"I was very young when I shot "Peggy Sue". I will stand by that character, but I can see why my playing it that way was frustrating for Kathleen Turner. She had her vision of what the character was like, and her vision was more in keeping with everybody else's, and there I would be on the set, saying, 'This guy's going to be a goofball, he's going to be a nerd.' But that was the deal I had with Francis. He said, 'I'll let you do what you want,' so I did it."---Cage quoted in Premiere, June 1997.

"Interpretations of Superman usually center on his superhuman powers, and nobody's ever focused on his status as an outsider before. Tim Burton has always been sensitive to characters who feel alienated and excluded from society, and Tim, [screenwriter] Wesley Strick and I are in complete agreement as to the direction the film should take. Yes, it's a comic book movie, but it's also a wonderful modern myth of the Atomic Age. And I think it's important to do my best acting in a film kids can see. The ideas children get fed are important, so to me 'Superman' is an important movie."---Nicolas Cage on playing Superman, to Los Angeles Times, August 31, 1997.

Cage is an avid race-car driving enthusiast.

"... I think I am Everyman in a lot of ways, because I've never felt handsome by Hollywood standards. I look like a pretty average guy. I feel like there's some truth in me being somebody who could be in any situation at any time."---Nicolas Cage to Interview, August, 1994.

"He's a chameleon. One of the few true chameleons who really does change with each role. He was a natural."---Ridley Scott, who directed Cage in "Matchstick Men" to Extra, August 25, 2003.

"I think everything I've experienced has left its imprint on my mind and on my soul, and it comes out in the work, whether I want it to or not."---Cage to GQ, March 2005.

Companions close complete companion listing

companion:
Lori Allison. Later married Johnny Depp.
companion:
Kristina Fulton. Actor. Mother of Cage's son Weston; born c. 1957; separated from Cage in 1991.
companion:
Sarah Jessica Parker. Actor. Had one-year relationship with Cage in the 1990s.
companion:
Kristen Zang. Together from 1992-94; had announced engagement; born c. 1974.
wife:
Patricia Arquette. Actor. Born on April 8, 1968; dated briefly c. 1987; married in April 1995; Cage filed for divorce in February 2000; couple briefly reconciled and Cage withdrew his suit; Arquette filed for divorce in November 2000; divorced finalized on August 29, 2001.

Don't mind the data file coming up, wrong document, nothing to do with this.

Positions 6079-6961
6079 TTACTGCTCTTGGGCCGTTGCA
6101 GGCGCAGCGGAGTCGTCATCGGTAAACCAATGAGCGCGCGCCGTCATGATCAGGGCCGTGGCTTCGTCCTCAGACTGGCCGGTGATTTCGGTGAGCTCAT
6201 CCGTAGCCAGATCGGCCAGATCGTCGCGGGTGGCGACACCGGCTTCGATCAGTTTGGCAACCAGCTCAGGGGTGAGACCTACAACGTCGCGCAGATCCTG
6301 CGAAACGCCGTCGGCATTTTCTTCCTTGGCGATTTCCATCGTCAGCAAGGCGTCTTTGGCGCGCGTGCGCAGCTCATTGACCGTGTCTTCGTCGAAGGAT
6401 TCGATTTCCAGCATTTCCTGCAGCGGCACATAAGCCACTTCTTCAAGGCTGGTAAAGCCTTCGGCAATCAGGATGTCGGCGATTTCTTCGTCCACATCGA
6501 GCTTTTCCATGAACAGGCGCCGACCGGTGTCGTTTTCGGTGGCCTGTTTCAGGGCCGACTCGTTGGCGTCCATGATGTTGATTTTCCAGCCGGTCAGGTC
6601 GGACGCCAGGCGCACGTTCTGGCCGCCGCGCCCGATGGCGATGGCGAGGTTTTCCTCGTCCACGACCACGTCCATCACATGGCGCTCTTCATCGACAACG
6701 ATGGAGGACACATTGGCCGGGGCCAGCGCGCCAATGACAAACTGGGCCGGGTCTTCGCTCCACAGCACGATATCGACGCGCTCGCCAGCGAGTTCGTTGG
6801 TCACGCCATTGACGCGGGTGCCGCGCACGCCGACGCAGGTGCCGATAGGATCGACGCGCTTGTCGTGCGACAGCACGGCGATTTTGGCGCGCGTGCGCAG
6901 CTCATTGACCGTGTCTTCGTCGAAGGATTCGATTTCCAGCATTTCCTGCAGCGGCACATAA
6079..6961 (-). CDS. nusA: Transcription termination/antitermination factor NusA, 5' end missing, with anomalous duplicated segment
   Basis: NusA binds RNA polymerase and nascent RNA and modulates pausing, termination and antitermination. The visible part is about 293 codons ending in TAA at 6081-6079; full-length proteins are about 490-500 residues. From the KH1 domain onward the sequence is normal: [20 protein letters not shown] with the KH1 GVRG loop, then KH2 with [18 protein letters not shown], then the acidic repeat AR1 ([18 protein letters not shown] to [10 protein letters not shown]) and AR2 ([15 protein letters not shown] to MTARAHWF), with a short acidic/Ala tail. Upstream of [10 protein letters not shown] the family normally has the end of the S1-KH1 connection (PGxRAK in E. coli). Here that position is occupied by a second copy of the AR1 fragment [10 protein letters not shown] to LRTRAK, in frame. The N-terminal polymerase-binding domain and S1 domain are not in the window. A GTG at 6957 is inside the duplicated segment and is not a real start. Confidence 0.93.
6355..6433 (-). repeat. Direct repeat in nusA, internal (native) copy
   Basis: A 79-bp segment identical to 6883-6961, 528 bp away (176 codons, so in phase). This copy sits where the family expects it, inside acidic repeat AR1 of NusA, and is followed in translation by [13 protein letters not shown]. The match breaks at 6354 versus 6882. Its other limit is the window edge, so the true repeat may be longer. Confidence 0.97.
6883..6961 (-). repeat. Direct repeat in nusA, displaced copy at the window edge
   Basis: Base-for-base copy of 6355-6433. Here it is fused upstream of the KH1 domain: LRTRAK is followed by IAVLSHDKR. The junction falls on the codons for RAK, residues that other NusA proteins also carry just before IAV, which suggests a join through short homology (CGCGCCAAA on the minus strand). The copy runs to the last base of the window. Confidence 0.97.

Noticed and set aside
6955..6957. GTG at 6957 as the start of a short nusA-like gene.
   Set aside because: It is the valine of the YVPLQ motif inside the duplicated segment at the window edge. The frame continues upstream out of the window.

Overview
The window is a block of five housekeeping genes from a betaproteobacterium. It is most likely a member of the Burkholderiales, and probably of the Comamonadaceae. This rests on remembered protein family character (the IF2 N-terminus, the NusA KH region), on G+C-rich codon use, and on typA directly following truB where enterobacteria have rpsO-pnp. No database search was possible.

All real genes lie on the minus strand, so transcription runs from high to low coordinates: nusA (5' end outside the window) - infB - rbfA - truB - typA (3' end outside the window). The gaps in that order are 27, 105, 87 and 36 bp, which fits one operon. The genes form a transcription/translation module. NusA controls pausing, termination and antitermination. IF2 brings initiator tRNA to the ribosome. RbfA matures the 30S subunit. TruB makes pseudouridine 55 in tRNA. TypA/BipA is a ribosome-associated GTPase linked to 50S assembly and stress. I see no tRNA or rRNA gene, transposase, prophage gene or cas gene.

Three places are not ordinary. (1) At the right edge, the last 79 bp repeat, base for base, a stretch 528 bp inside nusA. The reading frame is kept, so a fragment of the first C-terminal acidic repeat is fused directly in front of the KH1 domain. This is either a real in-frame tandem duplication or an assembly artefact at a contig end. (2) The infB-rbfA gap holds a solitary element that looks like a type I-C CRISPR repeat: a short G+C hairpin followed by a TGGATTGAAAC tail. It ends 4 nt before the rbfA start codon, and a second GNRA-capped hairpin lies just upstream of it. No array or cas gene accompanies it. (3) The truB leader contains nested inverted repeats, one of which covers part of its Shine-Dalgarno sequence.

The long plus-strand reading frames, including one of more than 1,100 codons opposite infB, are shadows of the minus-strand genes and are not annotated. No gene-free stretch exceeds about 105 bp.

companion:
Penelope Cruz. Actor. Met during filming of "Captain Corelli's Mandolin" (2001); no longer together.
wife:
Lisa Marie Presley. Singer. Began dating in spring 2001; separated c. January 2002; married August 10, 2002 in Hawaii; filed divorce papers in Los Angeles on Nov. 26, 2002; divorce finalized May 24, 2004.
companion:
Carrie Tivador. Model. Rumored to be dating as of March 2003.
wife:
Alice Kim. A former sushi waitress, met at the restaurant where she worked; began dating Febuary 2004; married July 30, 2004, at a private Northern California ranch.
VIEW COMPLETE COMPANION LISTING

Family close complete family listing

grandfather:
Carmine Coppola. Flautist, composer, musical arranger. Born on June 11, 1910; died on April 26, 1991; shared 1974 Oscar for Best Original Score for "The Godfather, Part II".
father:
August Floyd Coppola. Writer, professor. Pioneer in studies for the blind; divorced from Cage's mother c. 1976.
mother:
Joy Vogelsang. Dancer, choreographer. Suffered from chronic depression; divorced from Cage's father c. 1976.
aunt:
Eleanor Neil Coppola. Producer, filmmaker. Born in 1936; married to Francis Ford Coppola.
uncle:
Francis Ford Coppola. Director, producer, screenwriter. Born in 1939; directed Cage in the films "Rumble Fish" (1983), "The Cotton Club" (1984) and "Peggy Sue Got Married" (1986).
aunt:
Talia Shire. Actor, director. Born in 1946; formerly married to composer David Shire; later married to and widowed by producer Jack Schwartzman.
brother:
Marc Coppola. Actor, disc jockey. Born in 1957.
brother:
Christopher Coppola. Director, screenwriter, producer, composer. Born on January 25, 1962; directed Cage in "Deadfall".
cousin:
Roman Coppola. Director. Born in 1965.
cousin:
Jason Schwartzman. Actor, musician. Born in 1980; son of Talia Shire and Jack Schwartzman.
cousin:
Robert Schwartzman. Actor. Born in 1982; son of Talia Shire and Jack Schwartzman.
step-son:
Enzo Luciano Rossi. Born on January 3, 1989; mother, Patricia Arquette.
son:
Weston Coppola Cage. Born December 26, 1990; mother, Kristina Fulton.
VIEW COMPLETE FAMILY LISTING

Bibliography close complete biography

"Uncaged: The Biography of Nicolas Cage" Boxtree